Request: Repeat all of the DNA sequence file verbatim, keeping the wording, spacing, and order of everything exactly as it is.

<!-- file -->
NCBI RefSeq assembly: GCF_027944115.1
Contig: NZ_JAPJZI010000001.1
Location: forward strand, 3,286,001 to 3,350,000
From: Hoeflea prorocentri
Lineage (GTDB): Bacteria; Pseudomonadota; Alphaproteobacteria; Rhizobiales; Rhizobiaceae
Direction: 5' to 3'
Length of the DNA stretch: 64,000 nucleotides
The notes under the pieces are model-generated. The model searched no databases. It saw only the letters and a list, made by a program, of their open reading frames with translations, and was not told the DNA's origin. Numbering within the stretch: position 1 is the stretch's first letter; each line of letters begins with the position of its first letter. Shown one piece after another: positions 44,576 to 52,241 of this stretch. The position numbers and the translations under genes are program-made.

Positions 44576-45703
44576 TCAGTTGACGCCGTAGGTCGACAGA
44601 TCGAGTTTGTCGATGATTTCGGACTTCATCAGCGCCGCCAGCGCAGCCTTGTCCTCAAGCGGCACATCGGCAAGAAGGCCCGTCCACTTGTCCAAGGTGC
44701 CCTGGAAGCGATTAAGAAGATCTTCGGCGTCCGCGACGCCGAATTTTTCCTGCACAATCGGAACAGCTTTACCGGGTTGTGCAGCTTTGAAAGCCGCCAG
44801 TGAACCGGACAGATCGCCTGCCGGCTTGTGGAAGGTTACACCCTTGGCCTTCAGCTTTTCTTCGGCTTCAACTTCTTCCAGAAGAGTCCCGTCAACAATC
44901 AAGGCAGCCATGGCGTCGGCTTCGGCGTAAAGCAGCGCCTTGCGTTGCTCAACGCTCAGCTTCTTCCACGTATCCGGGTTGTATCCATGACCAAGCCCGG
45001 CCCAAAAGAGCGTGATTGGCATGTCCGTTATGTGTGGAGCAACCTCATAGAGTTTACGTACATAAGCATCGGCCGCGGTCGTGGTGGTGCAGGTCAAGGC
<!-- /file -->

NCBI RefSeq assembly: GCF_027944115.1
Contig: NZ_JAPJZI010000001.1
Location: forward strand, 3,286,001 to 3,350,000
From: Hoeflea prorocentri
Lineage (GTDB): Bacteria; Pseudomonadota; Alphaproteobacteria; Rhizobiales; Rhizobiaceae
Direction: 5' to 3'
Length of the DNA stretch: 64,000 nucleotides
The notes under the pieces are model-generated. The model searched no databases. It saw only the letters and a list, made by a program, of their open reading frames with translations, and was not told the DNA's origin. Numbering within the stretch: position 1 is the stretch's first letter; each line of letters begins with the position of its first letter. Shown one piece after another: positions 44,576 to 52,241 of this stretch. The position numbers and the translations under genes are program-made.

Positions 44576-45703
44576 TCAGTTGACGCCGTAGGTCGACAGA
44601 TCGAGTTTGTCGATGATTTCGGACTTCATCAGCGCCGCCAGCGCAGCCTTGTCCTCAAGCGGCACATCGGCAAGAAGGCCCGTCCACTTGTCCAAGGTGC
44701 CCTGGAAGCGATTAAGAAGATCTTCGGCGTCCGCGACGCCGAATTTTTCCTGCACAATCGGAACAGCTTTACCGGGTTGTGCAGCTTTGAAAGCCGCCAG
44801 TGAACCGGACAGATCGCCTGCCGGCTTGTGGAAGGTTACACCCTTGGCCTTCAGCTTTTCTTCGGCTTCAACTTCTTCCAGAAGAGTCCCGTCAACAATC
44901 AAGGCAGCCATGGCGTCGGCTTCGGCGTAAAGCAGCGCCTTGCGTTGCTCAACGCTCAGCTTCTTCCACGTATCCGGGTTGTATCCATGACCAAGCCCGG
45001 CCCAAAAGAGCGTGATTGGCATGTCCGTTATGTGTGGAGCAACCTCATAGAGTTTACGTACATAAGCATCGGCCGCGGTCGTGGTGGTGCAGGTCAAGGC